The working age population grew by 180,000 people.  The number employed increased by 583,000 as noted above and the number of unemployed fell by 994,000 people.  Since some of the 180,000 who reached employment age minus those who left due to death took some of the 583,000 jobs, at least 411,000 people had been unemployed so long that they died!  Oh, well maybe they just became discouraged and left the workforce.  Thanks to the many newly employed and the many who left the workforce in despair of ever finding a job, the standard, but relatively meaningless, unemployment rate fell greatly from 8.36% in March to 7.74% in April.  This rate is far below the seasonally adjusted rate of 8.1% commonly discussed in the media.  Let us see what happens to the number of missing jobs.


Now since this is not seasonally adjusted data, we have to maintain a long view of it.  So, let us compare the number of missing jobs in April 2012 to the number missing in April 2011 and April 2010.  There is an increase of 121,000 missing jobs compared with one year earlier.  Even over the two years of supposed recovery since April 2010, there is a decrease in the number of missing jobs of only 11,000!  Going back to the table above, note that the missing jobs in April 2012 imply a real unemployment rate of 13.34%, which is very slightly lower than the 13.47% unemployment rate of a year earlier and higher than that of April 2010, which was 13.03%.  Month after month my comparison of these missing jobs numbers to figures a year ago and two years ago, show no improvement in the real unemployment rate.  Basically, the economy is just employing enough additional people to tread water against population growth, but not recovering the jobs lost in the Great Socialist Recession.

In the first quarter, the nominal GDP growth rate was 3.8%, which sounds decent, but was not.  It is not the nominal growth rate that matters.  We need to know the real GDP growth rate.  The government tells us this is 2.2% after subtracting a consumer price index rate of 1.54% from the nominal GDP growth rate.  There is a problem here.  The core consumer price index rate over the last 12 months, which excludes food and energy, is 2.3%.  If one subtracts this from the nominal GDP growth rate of 3.8%, one gets a growth rate of 1.5%.  But, the all items CPI rate over the last 12 months was 2.7%.  Subtracting that rate from the nominal GDP rate leaves a mere 1.1% growth of GDP.  Now, since the population is growing at a rate of 1.0% a year, real per capita GDP does not increase unless real GDP is greater than 1%.  So the first quarter of 2012 real per capita GDP grew by about 0.1%.  This means that our standard of living is not improving.

Normal real growth rates in a recovery to a recession are actually higher than long term real growth rates.  In the present case, the real GDP is falling ever further behind the normal real GDP growth rate.  We are experiencing our fourth year of decreasing or stagnant standard of living.  No wonder the jobs creation problem is lingering forward, ever forward under the anti-business, especially anti-small business, regime of Obama.  There is no real growth in the economy.  We are simply in another government induced bubble.  This one is clearly one of a flood of printed money.  That counterfeit money is creating a counterfeit recovery.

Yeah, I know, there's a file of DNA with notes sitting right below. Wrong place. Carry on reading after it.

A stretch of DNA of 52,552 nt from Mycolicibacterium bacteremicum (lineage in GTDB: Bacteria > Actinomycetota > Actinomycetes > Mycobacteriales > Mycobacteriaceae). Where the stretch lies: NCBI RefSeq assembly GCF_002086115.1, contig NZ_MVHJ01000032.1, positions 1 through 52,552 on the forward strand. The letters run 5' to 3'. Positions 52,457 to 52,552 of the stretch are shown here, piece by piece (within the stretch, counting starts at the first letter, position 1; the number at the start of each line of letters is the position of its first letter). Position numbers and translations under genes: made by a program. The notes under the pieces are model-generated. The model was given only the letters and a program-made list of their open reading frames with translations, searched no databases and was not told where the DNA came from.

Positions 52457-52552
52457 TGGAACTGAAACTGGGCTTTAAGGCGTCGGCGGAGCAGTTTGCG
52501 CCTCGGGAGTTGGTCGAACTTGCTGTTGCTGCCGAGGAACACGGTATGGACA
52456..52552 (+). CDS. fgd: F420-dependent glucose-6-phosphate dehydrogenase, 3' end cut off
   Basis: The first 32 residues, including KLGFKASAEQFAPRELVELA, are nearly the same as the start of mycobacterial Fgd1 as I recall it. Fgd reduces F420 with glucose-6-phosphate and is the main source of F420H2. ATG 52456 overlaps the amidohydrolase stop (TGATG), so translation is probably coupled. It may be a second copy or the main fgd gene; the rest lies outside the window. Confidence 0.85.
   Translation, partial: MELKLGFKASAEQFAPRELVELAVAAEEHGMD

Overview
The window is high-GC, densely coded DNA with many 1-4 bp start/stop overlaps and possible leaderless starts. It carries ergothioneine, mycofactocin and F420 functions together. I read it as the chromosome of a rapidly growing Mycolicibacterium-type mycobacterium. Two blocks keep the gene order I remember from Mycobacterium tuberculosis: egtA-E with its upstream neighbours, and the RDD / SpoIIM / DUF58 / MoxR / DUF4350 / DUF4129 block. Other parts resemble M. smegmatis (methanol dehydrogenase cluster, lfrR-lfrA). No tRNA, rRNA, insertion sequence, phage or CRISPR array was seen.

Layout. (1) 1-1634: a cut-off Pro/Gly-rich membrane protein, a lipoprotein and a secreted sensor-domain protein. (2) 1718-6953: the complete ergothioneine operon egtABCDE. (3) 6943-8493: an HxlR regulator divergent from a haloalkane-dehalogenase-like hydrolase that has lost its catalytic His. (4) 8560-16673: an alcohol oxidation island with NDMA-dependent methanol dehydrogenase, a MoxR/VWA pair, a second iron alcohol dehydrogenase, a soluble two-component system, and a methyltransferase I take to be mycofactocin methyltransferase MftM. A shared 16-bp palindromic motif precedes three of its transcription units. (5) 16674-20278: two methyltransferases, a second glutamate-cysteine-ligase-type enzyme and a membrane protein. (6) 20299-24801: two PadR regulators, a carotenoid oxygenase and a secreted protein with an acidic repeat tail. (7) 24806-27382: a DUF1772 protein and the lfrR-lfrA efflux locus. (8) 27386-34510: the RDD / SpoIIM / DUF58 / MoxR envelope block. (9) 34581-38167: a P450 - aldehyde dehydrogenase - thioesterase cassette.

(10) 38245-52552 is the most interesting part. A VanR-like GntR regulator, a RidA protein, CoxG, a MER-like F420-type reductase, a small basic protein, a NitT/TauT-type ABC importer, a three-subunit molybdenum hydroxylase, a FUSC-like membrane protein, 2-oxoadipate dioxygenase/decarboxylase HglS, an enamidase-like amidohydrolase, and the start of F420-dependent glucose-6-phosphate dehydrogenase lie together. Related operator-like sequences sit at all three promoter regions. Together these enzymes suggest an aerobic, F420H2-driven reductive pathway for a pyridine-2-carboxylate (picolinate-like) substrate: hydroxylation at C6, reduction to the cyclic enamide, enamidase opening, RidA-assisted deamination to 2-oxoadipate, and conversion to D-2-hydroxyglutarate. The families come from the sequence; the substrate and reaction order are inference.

This stagnant standard of living condition is what Obama was aiming for when he decided that energy costs should skyrocket, workers should be forced into labor unions and forced to buy expensive federally mandated health insurance, that a pristine environment was always more important than the standard of living of man, and that central planners should control the financial industry, the medical industry, the insurance industry, and the auto industry.  This is the transformation of American which also seeks to soak the rich and the productive.  This is Forward, Forward right back to the stagnation of medieval times, which Obama views as so compatible with his environmentalist vision and his belief that man is a catastrophe for the Earth's climate and its resources.  Of course, that time was also very compatible for those who would be king, the cement scratching ambition of the young Obama.

02 May 2012

The Luddite-Statist Attacks on Amazon by Gen LaGreca

Gen LaGreca is one of my favorite writers and is the author of Noble Vision, which I reviewed here.  She has just posted an important article on mounting attacks on self-publishing, e-books, and Amazon.  The attackers are calling for government limitations on our personal choices in the markets.

Self-publishing with marketing and distribution via the Internet has opened the door to markets for much larger numbers of authors than ever before. Books can be purchased for far less, authors and readers are freed of the tastes of a few publishing houses, smaller markets can be addressed, and many more ideas can be expressed and vie for attention on the Internet.  This has been a boon for independent-minded people and those with highly complex and differentiated individual interests and pleasures.  Self-publishing, e-books, and Amazon are great for individuals who love freedom and the rich choices our private sector make available to us when we keep the government from interfering with it.

Please read Gen LaGreca's article.  I always love the way she thinks and writes.

George Reisman's Blog on Economics, Politics, Society, and Culture: The Luddite-Statist Attacks on Amazon by Gen LaGreca